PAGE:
StableBit DrivePool BETA – File System Improvements

StableBit DrivePool Build 310
StableBit DrivePool Build 310

StableBit DrivePool is now on the road to a stable release final. The latest build doesn’t feature much visual changes but instead is focused on refining the file system component of DrivePool.

We’re still not done with tweaking the UI, it’s just not the focus of this build.

Download the latest build here:

CoveFS Changes

CoveFS is our high performance kernel driver written specifically to pool multiple file systems together. In this build, it has many changes to ensure compatibility with 3rd party applications, in particular Enterprise grade applications such as database engines, virtual machines and essentially any applications that rely on very heavy concurrent I/O on the pool.

For example, here is what we are now able to do with this latest build out of the box:

  • StableBit DrivePool can now be checked out and built and deployed directly from the pool using SVN, Visual Studio 2012, MSBuild and some proprietary deployment scripts.
  • All of the Virtual Machines used for testing now run from the pool. This means that they can instantly benefit from the performance gains obtained through read striping, and that they are protected from drive failure by file duplication.
    • The Virtual Machine software used is VMWare Workstation 7.1.4 and Oracle’s VirtualBox 4.2.12.

A lot of work went into putting in the file system changes necessary for this particular build and I’ll talk about some of these changes below.

Report as NTFS by Default

After the many months of testing the DrivePool 2.0 BETA, it has become apparent that we can no longer report our file system as “CoveFS”. There are simply too many applications out there that check specifically for “NTFS”, and if they don’t find that string then they either refuse to run outright or assume that the file system is FAT based (which is typically limited to 2GB/4GB file sizes).

The latest example of this is VMWare Workstation 7. It needs the file system to be “NTFS” or else it assumes a 2GB file limit, and refuses to run. Windows 8 also has hard coded strings for “expected” file systems in some of the (reverse engineered) system code, and if a file system is not on that list it misbehaves in subtle ways.

So in the latest build, CoveFS now reports as “NTFS” by default. You can still revert to reporting as “CoveFS” by editing the service .config file.

Quirky File System Behavior

Some things in Windows are just wacky, and programs have been built to expect this wackiness or else they break. So we have to do our best to reproduce this wackiness in CoveFS, in order to maintain the best possible compatibility with these programs.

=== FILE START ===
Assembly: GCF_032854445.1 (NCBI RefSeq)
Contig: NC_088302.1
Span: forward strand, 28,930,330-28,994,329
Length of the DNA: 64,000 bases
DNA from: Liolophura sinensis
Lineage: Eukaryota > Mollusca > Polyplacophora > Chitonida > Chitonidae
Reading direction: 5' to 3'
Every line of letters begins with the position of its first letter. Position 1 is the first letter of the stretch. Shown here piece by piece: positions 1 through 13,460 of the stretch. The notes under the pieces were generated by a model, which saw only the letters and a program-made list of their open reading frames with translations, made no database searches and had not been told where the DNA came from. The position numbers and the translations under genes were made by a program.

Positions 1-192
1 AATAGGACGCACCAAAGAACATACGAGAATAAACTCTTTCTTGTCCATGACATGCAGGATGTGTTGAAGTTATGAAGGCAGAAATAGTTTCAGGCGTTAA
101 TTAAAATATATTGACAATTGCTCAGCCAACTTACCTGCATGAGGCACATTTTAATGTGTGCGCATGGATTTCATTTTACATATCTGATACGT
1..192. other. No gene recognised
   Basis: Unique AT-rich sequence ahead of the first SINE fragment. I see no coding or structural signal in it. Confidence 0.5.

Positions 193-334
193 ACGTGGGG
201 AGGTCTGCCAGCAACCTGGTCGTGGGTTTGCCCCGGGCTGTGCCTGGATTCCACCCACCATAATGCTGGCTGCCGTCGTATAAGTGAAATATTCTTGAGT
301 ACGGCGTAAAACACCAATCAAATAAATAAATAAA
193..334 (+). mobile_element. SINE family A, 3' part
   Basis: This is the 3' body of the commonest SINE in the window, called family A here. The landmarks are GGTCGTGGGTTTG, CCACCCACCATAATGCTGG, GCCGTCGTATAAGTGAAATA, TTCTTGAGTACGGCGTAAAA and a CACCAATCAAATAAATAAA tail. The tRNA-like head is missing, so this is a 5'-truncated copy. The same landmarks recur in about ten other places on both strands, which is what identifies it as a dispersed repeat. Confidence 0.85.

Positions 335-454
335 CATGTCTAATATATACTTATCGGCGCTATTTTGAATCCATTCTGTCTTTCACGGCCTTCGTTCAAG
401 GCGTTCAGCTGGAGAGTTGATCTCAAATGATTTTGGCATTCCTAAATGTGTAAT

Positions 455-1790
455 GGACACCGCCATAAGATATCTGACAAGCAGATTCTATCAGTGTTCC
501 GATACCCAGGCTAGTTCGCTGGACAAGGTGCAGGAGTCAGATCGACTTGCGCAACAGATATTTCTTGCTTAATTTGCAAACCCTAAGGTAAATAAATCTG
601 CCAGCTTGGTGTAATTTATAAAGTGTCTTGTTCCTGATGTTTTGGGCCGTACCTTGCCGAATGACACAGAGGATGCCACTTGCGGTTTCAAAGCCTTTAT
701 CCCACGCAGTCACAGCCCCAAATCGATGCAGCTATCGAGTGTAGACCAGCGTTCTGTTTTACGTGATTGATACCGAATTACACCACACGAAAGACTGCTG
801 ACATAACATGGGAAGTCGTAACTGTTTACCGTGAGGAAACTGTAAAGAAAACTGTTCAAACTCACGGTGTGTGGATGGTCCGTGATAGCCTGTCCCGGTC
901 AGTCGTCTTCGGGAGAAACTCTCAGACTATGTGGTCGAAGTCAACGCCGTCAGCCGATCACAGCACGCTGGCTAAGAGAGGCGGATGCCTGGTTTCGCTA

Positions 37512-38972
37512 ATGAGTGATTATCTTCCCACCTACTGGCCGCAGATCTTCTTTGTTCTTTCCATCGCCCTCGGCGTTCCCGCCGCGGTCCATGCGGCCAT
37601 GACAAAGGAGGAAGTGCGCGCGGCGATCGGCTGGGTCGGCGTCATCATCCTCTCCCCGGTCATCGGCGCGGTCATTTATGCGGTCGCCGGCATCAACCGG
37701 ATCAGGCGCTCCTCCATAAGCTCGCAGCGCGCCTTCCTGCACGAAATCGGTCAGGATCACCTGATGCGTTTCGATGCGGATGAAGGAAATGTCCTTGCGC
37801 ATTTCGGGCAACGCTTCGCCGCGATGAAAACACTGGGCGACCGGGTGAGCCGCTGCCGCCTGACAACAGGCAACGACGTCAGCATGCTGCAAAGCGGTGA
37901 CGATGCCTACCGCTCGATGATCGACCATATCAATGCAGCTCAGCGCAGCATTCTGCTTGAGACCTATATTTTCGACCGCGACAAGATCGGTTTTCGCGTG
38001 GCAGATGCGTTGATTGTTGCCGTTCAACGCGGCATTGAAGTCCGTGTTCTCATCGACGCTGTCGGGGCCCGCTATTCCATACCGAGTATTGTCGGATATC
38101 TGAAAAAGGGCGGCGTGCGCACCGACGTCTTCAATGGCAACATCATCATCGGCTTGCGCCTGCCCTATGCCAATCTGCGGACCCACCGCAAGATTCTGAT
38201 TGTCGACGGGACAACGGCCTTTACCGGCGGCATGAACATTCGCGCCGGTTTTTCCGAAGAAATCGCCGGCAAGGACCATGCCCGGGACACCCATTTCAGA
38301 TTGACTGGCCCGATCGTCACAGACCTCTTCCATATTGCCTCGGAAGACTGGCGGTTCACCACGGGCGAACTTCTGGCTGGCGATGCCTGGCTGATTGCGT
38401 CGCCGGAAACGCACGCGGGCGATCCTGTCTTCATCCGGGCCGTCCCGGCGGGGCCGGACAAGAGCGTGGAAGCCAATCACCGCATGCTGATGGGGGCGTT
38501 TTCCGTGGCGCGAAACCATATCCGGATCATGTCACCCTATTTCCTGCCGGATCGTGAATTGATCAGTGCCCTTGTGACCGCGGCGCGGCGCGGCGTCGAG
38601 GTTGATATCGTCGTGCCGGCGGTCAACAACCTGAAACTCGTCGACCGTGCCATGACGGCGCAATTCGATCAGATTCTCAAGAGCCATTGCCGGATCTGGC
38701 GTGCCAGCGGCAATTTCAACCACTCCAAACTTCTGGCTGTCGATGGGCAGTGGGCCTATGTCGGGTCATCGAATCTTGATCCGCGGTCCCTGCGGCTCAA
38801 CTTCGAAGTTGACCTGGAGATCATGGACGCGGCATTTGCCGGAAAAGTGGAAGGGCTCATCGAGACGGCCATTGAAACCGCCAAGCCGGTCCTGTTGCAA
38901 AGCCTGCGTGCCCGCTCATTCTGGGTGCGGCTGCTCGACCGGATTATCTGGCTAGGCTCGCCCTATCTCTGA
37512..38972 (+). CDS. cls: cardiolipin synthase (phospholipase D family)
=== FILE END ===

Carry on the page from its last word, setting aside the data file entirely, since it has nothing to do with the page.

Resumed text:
Here’s an example:

Normally in Windows, you can rename a file (or folder), even if that file is currently in use. Typically applications use this behavior to rename a file that can’t be deleted because something else is using it, perhaps you’ve even used this trick yourself. The Windows Home Server 2011 did this when you requested to move a folder to a different disk, but that folder was in use. I’m sure that there are countless other examples.

What’s the wacky part?

You can also tell Windows to open a file that’s in use and rename it to itself, while requesting to explicitly overwrite the destination.

Now how does that make any sense at all? How can you rename a file to itself, much less overwrite the destination (which is itself, and is in use by something else)?

In this case CoveFS used to tell the caller that the destination is in use and can’t be overwritten. However, NTFS just does this with no complaints. So now that’s what CoveFS does as well.

It’s these kinds of issues that make a huge difference in compatibility. This particular problem was causing VMWare to not function correctly from the pool.

Locking / Caching

One of the most important parts of any file system is how it interacts with the memory manager and the cache manager.

Locking and caching affects how EXE files are opened, how data is cached when read from or written to the disk, and how memory mapping works. Memory mapping is typically used by database or backup applications, word processors, or anything that needs to access random areas of very large files quickly.

The latest build drastically simplifies how DrivePool interacts with all of these core systems.

Our new model is much simpler. Eliminating complexity means eliminating potential for problems, so I think that this is a very important change.